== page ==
Tuesday, May 3, 2016
Saint Mont is at once a very unusual location for an emerging wine region and, at the same time, the most natural place in the world for one to be found.
Saint Mont is named after a town so small—only 350 people live there—that it can only be found on the most detailed of French regional maps.
Saint Mont has the perfect climate and terroir for growing grapes and making wines and has been doing so since time immemorial. When Benedictine monks founded the Saint Mont Monastery in 1050, they brought new savoir-faire to the region's vernacular wine culture. That monastery's vineyard, a beautiful plot, is still in production today.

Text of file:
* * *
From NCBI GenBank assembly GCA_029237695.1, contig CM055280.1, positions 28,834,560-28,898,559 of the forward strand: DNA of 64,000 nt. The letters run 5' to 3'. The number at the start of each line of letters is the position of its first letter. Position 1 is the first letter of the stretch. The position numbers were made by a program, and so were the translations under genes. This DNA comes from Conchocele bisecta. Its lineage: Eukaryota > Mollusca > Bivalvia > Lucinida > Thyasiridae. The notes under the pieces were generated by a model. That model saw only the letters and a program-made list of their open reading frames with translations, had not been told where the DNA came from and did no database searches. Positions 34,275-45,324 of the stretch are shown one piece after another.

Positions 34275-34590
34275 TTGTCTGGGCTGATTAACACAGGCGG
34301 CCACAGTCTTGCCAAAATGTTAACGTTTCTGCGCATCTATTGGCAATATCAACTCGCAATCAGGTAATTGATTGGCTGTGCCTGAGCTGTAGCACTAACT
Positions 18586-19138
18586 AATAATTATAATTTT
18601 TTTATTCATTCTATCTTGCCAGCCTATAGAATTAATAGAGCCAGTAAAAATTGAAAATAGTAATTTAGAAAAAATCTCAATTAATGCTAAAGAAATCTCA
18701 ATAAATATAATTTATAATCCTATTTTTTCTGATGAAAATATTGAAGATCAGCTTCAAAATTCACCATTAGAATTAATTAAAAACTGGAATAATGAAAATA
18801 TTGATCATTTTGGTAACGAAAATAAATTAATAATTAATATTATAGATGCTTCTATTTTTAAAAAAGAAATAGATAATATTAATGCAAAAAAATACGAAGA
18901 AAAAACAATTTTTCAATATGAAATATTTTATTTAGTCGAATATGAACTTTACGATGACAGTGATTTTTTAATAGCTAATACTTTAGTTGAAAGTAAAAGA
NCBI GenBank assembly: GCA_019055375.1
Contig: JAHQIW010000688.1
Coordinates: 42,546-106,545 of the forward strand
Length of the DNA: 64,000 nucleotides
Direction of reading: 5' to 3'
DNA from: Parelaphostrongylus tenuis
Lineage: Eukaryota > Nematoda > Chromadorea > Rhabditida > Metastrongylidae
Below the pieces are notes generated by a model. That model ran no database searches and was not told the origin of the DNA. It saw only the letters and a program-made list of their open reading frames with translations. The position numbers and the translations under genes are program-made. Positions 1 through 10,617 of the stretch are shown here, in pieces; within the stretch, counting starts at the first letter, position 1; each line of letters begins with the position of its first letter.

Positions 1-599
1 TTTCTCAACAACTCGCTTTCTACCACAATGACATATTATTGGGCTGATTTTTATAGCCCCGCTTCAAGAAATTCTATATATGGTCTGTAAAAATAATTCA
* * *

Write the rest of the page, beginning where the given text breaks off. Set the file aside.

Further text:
The dynamic founder of Plaimont, André Dubosc, also successfully spearheaded the drive to have the region officially recognized as Saint Mont. Today, about half of Saint Mont's more than 1,200 hectares (3,000 acres) of vines are used to make red wine, with Tannat as the lead grape. The remaining half is split between rosés (30 percent) and whites (20 percent) from regional grapes. Export activities to the U.S. are now being ramped up.
Eric Fitan is head of the Saint Mont appellation and manages Plaimont's Conservatoire Ampélograhique in Pouydraquin, a living library of around 60 vines. "About half are grape varieties used to make wine in the South West and half rediscovered vines."